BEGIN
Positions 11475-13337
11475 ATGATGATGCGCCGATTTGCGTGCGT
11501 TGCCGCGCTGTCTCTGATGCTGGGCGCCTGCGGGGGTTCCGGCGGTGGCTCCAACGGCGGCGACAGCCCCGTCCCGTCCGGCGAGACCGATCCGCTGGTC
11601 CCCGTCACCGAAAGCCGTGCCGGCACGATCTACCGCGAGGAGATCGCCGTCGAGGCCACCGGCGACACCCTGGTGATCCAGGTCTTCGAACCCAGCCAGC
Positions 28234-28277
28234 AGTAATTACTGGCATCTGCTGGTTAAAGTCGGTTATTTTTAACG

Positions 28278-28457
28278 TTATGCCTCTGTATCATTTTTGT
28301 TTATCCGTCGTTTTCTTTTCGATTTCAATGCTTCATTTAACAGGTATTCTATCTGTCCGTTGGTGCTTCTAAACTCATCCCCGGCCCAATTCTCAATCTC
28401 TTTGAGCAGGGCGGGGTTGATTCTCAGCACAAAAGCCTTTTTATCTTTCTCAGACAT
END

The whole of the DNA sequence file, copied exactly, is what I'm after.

Positions 11475-13337
11475 ATGATGATGCGCCGATTTGCGTGCGT
11501 TGCCGCGCTGTCTCTGATGCTGGGCGCCTGCGGGGGTTCCGGCGGTGGCTCCAACGGCGGCGACAGCCCCGTCCCGTCCGGCGAGACCGATCCGCTGGTC
11601 CCCGTCACCGAAAGCCGTGCCGGCACGATCTACCGCGAGGAGATCGCCGTCGAGGCCACCGGCGACACCCTGGTGATCCAGGTCTTCGAACCCAGCCAGC
Positions 28234-28277
28234 AGTAATTACTGGCATCTGCTGGTTAAAGTCGGTTATTTTTAACG

Positions 28278-28457
28278 TTATGCCTCTGTATCATTTTTGT
28301 TTATCCGTCGTTTTCTTTTCGATTTCAATGCTTCATTTAACAGGTATTCTATCTGTCCGTTGGTGCTTCTAAACTCATCCCCGGCCCAATTCTCAATCTC
28401 TTTGAGCAGGGCGGGGTTGATTCTCAGCACAAAAGCCTTTTTATCTTTCTCAGACAT